Today we have another set of holiday short stories and novellas from the 2014 Dreamspinner Advent collection. This times we have reviews from Crissy and Kris. These stories are available individually or as a full set from Dreamspinner Press.
The Light of Winter by Jana Denardo
Gareth and Warun have been very busy of late, and it’s been driving a wedge between them. Both men know that they need to reconnect to keep their relationship strong. With the winter holidays approaching, Gareth makes plans to include Warun in one of his druidic celebrations for solstice. Though he knows Warun accepts his pagan religion, he’s nervous about sharing this aspect with him. The trip is what they really need to reconnect, however, and both men feel more settled in their relationship for having shared it.
This was a short, sweet story about two men needing to remind themselves how good their relationship is. I really liked the tie in with the winter holidays, and how it was the perfect time for these two guys to reconnect. This story was very short, but it was really well done. Both Gareth and Warun are fleshed out, real feeling characters, and I felt that we got to know them well. On top of that, Denardo gave us a nice insight to the Druid religion. A nice little story with an interesting twist. And the geek in my really appreciated the Torchwood reference. Absolutely recommended.
Krampusz by Lou Harper
An epic fail in interviews, Brian takes a job teaching English overseas—in Budapest, to be exact. His roommate Zoli takes an immediate dislike to him, which Brian doesn’t understand, but once Zoli begins to warm up to him, he introduces Brian to Hungarian customs. Their first stop, the Christmas market where Brian takes in the display of Krampusz, a demonic Christmas myth. What he doesn’t expect is what comes next with his roommate, or the revelation that follows.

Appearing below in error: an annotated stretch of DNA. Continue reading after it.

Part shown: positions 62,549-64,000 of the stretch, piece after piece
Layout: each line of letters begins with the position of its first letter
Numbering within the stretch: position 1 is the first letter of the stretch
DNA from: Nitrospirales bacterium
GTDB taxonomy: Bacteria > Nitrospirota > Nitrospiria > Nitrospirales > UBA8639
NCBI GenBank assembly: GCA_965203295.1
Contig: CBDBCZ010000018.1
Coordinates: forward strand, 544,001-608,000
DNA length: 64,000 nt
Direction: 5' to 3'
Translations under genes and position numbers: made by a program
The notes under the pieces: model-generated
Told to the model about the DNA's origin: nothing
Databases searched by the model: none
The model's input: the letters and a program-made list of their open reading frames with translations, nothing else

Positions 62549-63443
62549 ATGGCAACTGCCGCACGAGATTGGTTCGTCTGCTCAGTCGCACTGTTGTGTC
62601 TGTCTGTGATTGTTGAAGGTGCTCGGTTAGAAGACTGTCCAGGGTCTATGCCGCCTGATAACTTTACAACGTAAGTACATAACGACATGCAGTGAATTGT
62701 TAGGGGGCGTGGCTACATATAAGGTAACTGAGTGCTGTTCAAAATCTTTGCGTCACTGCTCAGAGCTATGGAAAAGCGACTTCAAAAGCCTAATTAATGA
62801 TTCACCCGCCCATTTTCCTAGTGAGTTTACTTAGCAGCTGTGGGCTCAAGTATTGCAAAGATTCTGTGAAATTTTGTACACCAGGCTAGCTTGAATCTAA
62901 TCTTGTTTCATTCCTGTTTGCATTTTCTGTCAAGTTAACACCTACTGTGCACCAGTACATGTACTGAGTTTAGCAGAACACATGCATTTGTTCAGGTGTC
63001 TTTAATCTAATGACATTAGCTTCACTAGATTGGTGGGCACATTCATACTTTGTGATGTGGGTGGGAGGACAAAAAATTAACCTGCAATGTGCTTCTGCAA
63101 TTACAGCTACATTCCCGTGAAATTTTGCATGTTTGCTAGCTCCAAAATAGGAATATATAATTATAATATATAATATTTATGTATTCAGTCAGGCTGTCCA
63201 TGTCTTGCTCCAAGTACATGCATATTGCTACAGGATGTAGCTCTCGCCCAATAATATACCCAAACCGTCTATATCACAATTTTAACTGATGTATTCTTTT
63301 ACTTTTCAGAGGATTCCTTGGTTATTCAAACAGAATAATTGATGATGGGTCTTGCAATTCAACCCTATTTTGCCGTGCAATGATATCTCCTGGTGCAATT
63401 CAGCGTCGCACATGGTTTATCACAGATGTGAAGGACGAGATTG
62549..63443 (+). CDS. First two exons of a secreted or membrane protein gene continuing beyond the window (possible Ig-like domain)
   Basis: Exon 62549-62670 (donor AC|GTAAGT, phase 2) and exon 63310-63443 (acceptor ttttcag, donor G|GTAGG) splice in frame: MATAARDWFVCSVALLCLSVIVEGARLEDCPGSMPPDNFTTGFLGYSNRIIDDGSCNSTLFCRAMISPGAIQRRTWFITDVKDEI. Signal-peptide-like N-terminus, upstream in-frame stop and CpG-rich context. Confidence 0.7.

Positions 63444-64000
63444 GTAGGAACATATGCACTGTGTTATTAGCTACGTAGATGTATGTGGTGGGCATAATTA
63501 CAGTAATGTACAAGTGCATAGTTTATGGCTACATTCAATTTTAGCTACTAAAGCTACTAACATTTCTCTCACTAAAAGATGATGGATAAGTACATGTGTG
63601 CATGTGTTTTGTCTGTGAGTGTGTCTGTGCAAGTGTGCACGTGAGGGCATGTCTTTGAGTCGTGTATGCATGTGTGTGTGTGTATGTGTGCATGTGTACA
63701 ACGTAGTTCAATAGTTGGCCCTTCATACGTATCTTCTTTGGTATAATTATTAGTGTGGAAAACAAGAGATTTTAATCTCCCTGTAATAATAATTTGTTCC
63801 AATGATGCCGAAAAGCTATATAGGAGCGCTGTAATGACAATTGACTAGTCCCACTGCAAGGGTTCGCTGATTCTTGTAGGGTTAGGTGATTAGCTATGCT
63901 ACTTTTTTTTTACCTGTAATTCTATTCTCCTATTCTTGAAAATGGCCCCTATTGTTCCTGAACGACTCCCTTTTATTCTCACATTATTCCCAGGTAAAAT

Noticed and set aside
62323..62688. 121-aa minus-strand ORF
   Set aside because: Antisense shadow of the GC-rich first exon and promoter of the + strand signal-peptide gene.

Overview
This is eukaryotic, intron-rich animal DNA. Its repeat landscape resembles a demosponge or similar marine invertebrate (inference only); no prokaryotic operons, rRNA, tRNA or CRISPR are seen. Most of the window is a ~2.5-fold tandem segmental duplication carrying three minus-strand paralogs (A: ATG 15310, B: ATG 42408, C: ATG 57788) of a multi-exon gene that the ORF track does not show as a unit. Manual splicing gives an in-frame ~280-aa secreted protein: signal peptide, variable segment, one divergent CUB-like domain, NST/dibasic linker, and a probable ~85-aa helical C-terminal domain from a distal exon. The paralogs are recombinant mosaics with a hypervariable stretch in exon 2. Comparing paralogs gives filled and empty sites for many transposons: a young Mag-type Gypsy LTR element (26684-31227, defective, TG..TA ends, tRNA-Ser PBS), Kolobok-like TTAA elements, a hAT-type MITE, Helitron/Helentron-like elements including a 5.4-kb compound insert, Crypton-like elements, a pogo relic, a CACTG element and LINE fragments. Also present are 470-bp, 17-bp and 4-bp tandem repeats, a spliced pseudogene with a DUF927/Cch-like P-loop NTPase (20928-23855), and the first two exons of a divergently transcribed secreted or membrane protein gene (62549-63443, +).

Krampusz is a sweet holiday story that I found brief, but entertaining. I thought the beginning held a good tension between the main characters, and the author did a good job keeping whatever secret it was that Zoli held. There’s a reason that Zoli’s cold, growly manner warms suddenly, though it does feel abrupt at the time. I would have liked some sort of reason for the transition. I’m a little disappointed by the lack of background and the sudden insertion of history between Brian and Zoli. It felt too brief and rushed at the end, like a last minute thought. This was a cute story, but it’s stilted and brief. I wish it would have been a tad longer.
Home of the Chirappa by Ariel Tachna
American Trent is heading to India to spend the holidays with his boyfriend’s family. Nik hasn’t been home for ten years because he wasn’t sure how his extended family would deal with his orientation. Trent is overwhelmed by the differences in the country, language, and practices, as well as Nik’s huge family. As he sees Nik settle into life in India, Trent is certain that Nik will want to eventually move back there.
Nik loves being home again after so long, but he’s sure that Trent will be too overwhelmed with the country and his family to ever want to come back. In fact, he fears that Trent will end up breaking up with him because of it. Uncertainty plagues both men, but eventually they confess their fears. But when Nik’s grandfather, the patriarch whose word carries the most weight, gives them their blessing, it seems like everything will work out just fine.